All these have contributed to a more calm mind and one that is easier to clear for good quality thinking.

Clear intent

When I have clear space I am much more likely to think about what I want from a call, a meeting, project, day or week. I was very inconsistent at being clear what my intent was — I would just let things happen — and that would often have me feeling less than happy.

Mindfulness may be an overused term however I have found when I have set a clear intent it’s a more mindful approach.

If I set an intention to have a relaxing Saturday, to recharge from a hard week. I will do things that will relax, refresh and rejuvenate me.

Then I’m far more likely to feel energised and refreshed than if I just let the day happen.

Also if I’m setting my intent with a clear mind I’m more likely to set positive intents — my mind won’t be distracted by noise and clutter.

Personal practices

A clear mind and clear intent are all very well but real life can come at you 100MPH and quickly throw you off track.

What I learnt again was there is no one approach, tool, app, skill that will solve this. Having a toolbox at the ready was for me a better approach.

These are the day-to-day practices that help me get things done — they work together to help propel me towards more positive outcomes.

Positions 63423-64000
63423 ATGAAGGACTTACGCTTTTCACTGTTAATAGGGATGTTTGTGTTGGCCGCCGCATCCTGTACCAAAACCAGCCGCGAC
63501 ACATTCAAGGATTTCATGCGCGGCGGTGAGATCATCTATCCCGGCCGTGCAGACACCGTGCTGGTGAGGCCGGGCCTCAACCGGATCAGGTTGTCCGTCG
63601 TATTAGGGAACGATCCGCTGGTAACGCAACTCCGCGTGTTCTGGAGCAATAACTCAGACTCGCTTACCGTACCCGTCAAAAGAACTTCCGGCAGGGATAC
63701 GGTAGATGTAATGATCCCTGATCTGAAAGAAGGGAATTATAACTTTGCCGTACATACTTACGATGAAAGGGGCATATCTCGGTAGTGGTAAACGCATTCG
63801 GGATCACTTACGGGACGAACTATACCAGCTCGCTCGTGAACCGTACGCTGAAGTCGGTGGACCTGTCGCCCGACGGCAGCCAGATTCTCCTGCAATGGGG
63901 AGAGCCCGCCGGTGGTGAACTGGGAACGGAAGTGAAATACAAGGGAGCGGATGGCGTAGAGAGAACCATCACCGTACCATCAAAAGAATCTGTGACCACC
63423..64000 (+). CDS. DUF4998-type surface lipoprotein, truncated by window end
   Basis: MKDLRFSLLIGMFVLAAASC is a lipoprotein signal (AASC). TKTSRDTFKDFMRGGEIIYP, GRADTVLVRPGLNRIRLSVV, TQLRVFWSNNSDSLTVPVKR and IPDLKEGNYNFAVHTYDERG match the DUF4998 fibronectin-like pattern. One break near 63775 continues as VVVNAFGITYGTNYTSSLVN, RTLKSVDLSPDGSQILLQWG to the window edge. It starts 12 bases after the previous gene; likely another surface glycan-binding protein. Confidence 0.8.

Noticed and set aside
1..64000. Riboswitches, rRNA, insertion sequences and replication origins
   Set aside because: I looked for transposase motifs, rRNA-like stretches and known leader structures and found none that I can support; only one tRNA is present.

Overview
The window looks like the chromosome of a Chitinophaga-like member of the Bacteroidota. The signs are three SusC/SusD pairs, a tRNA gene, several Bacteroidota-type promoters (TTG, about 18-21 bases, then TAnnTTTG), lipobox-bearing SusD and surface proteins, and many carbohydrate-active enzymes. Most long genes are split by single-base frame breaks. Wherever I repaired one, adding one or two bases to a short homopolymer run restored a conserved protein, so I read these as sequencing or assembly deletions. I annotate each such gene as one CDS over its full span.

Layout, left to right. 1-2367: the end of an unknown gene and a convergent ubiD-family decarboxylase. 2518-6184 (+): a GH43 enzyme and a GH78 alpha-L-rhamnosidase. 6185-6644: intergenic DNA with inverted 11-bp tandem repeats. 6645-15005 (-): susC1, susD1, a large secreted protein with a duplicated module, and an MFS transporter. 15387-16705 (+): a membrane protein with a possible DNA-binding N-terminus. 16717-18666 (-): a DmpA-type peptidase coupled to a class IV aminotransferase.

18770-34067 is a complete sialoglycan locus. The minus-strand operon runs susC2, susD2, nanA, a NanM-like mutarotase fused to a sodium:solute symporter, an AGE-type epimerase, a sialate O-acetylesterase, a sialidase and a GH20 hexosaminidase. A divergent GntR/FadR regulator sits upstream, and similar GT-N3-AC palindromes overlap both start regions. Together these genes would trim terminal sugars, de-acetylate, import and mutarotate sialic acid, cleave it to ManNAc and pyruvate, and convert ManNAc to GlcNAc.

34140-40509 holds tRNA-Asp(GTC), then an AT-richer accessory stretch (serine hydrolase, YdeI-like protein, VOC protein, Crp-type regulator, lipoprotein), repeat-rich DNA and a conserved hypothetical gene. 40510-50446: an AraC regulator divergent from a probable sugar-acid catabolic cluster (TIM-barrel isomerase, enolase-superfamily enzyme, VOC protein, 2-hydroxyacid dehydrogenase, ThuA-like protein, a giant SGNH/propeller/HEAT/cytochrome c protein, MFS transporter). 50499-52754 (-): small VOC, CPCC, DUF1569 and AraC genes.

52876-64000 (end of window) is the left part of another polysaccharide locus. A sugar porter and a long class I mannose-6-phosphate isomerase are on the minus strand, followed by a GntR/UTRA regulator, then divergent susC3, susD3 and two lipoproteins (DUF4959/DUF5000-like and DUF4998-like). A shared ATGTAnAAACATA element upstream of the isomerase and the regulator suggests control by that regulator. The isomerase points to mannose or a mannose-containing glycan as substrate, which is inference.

• Visualise: Personally and in groups I find that simple visuals help clarify situations, align people and support action. They are not art, they are functional and disposable but they move you forwards — job done.
  • Listen: No not just listen, really listen — listen to understand not just as the gap before you reply.
  • Question: No-one has all the information they need, there are assumptions, interpretations, beliefs and judgments being made all the time — use questions to explore, to understand, to clarify. If you listen well you will ask better questions, you will understand more.
  • Externalise: Get stuff and information out of your head and into a second brain. Use a notebook for the immediate information you need now but use a digital solution for reference materials. Make sure your filing system is simple to use. If you have to think about where something is or you have to spend too long looking for things you will create unnecessary mental clutter. Ask yourself “If I needed to find this again in an emergency what would I look for” — be good today to your future self. This is a key area for reducing mental overload — complex filing systems may sound great but if you have 2 minutes before a meeting find something it needs to be quick…